FAQ: But I Don't WANT to Play Piano Today!

It's the statement parents and teachers often dread: "but I don't WANNA do it!" What happens when I've arrived for the lesson and that's the first thing we hear?

Consider the "Why"

As noted in my previous post people most often want someone to listen to them. Often my first question will be, "Why not?" Maybe the student had a terrible day, they had a disagreement with a friend, they're hungry, they're tired...or they didn't practice much and are embarrassed to play. Asking first, instead of demanding they sit down and play, opens up the space to show the student I respect their feelings. Think about how many times you've gotten up and thought, "Man, I don't want to go to work today" or "I don't want to do that project today." It happens to all of us, for a variety of reasons, and being mindful of why we aren't feeling in the zone is an important step toward figuring out how to get back in it! 

Music is a very physical and emotional experience, and the last thing we want is for a student to associate music lessons with tears or frustration! If they're truly not feeling up to it, it'll show in how they listen (or choose not to) and play (often by banging the keys or hitting the instrument if they're young, or by playing very softly and begrudgingly if they're older). Students will also have a tough time absorbing new concepts if they're not engaged in the lesson.

Encouragement to Play

My next step is usually to encourage the student to play. I'll generally start by playing whatever selection they worked on for homework to see if they get excited and want to play themselves. Sometimes this is all it takes to get them back in the groove. If my playing doesn't help, I ask if they have anything else they'd rather play than the homework - this can be a favorite piece they love returning to and that can be a mood changer. I keep any corrections minimal at this point and instead focus on how they feel now that they're actually playing.

Alternatives to Playing Music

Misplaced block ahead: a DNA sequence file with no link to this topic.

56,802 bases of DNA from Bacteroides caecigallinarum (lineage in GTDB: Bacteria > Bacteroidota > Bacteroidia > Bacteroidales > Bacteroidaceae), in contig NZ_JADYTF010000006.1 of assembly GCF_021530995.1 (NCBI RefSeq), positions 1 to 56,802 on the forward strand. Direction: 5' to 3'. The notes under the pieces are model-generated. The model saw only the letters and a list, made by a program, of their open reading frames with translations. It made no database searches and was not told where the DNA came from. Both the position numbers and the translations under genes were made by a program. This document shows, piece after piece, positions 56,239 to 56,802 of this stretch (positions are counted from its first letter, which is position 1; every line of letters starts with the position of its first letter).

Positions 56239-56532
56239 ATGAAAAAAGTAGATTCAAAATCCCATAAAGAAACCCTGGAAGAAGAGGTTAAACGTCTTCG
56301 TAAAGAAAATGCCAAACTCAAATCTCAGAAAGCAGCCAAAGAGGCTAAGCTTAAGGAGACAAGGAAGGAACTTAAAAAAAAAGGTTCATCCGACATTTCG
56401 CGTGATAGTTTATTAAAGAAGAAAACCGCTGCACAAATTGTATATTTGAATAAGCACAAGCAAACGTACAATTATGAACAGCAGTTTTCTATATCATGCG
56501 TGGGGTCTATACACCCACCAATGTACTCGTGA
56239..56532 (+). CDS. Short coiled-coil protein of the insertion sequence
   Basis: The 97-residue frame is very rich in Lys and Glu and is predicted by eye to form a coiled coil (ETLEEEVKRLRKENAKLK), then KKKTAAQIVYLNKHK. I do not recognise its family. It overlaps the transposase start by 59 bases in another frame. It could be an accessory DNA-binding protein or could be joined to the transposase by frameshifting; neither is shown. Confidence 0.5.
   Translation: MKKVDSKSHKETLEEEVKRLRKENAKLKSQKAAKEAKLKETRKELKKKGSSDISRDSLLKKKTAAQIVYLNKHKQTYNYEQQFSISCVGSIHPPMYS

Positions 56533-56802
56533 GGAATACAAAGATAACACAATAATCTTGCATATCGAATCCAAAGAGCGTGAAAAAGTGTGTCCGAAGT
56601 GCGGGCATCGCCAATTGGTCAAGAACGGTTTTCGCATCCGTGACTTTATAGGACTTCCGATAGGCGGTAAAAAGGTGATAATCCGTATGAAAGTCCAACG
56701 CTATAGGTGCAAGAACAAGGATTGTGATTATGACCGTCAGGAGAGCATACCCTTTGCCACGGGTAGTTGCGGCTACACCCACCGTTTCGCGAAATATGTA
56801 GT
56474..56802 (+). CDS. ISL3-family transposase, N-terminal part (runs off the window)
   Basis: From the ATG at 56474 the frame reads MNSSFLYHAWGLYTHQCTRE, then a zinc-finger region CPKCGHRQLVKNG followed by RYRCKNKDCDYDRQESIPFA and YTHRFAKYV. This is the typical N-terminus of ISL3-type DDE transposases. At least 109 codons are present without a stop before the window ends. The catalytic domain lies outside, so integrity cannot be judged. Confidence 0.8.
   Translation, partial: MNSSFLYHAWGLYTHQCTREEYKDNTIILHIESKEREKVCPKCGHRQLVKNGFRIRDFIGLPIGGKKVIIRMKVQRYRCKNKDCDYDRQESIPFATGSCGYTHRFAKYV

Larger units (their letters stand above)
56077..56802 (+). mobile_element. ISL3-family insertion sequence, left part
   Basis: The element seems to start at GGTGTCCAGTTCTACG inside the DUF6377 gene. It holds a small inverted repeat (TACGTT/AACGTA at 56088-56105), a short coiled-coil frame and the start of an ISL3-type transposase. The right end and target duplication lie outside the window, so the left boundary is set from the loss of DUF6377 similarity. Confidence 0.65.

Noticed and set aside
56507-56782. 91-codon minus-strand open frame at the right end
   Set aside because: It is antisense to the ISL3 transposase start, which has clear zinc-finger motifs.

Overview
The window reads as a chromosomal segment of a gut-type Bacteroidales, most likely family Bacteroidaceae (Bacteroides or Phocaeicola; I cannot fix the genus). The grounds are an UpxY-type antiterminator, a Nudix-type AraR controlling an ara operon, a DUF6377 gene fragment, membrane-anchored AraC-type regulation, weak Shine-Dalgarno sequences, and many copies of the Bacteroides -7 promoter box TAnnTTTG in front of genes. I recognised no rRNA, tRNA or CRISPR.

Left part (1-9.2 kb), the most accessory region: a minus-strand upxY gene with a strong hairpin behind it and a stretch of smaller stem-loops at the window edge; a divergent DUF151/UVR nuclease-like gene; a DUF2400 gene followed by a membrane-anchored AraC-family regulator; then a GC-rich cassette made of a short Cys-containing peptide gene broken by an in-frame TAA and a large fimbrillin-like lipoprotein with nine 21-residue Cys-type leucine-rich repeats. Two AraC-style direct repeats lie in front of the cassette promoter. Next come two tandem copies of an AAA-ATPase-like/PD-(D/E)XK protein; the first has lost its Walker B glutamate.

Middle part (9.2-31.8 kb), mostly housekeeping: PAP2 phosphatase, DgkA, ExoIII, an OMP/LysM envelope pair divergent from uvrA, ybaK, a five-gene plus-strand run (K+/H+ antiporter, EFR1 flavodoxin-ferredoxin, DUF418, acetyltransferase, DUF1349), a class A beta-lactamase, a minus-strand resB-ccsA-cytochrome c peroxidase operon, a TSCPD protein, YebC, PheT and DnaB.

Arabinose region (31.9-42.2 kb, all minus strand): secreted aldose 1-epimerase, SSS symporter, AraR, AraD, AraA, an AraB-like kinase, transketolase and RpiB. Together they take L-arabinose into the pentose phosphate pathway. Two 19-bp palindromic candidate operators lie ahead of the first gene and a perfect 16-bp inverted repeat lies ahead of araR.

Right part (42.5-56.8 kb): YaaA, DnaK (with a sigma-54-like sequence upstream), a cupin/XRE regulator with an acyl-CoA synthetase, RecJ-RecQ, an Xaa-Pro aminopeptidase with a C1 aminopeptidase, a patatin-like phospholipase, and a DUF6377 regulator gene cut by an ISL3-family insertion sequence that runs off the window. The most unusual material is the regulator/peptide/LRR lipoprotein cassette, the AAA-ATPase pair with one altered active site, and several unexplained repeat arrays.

Depending on the student's age, I have a few alternatives to actually playing:

  • Student/Teacher - for this, instead of asking the student to play, I play their selections and ask them to correct me. This reinforces any concepts we've worked on and ensures they understand the material, even if they're not the ones playing.
  • Musical Games & Flashcards - I have a variety of short games we can play to review musical concepts, ideas, and techniques. There's so much more to music than simply learning to play notes, and games are a valuable tool for a holistic musical experience.
  • Coloring Books/Workbooks - I try to keep at least a few music-related coloring pages with me. Some lesson books for young beginners come with accompanying workbooks/coloring books, which is incredibly helpful on the days when the hands don't want to play! When we color or look at a musical puzzle, we talk about parts of the instrument, parts of music, and anything we see. This visual reinforcement may not seem frivolous to some, but again, music is a holistic experience, and the more ways students encounter musical ideas, the better their brain remembers and understands them.

Patience is Key

Remember that learning music is a marathon, not a sprint. Not every single lesson will result in learning a beautiful new piece of music! Sometimes it's tough just to make it through the day and review something we've already learned, but don't feel like recalling that day. That's okay! My goal is well-rounded students, and I believe in supporting the whole student, so if you're interested in playing music with me, please contact me. I look forward to joining you on your musical journey!

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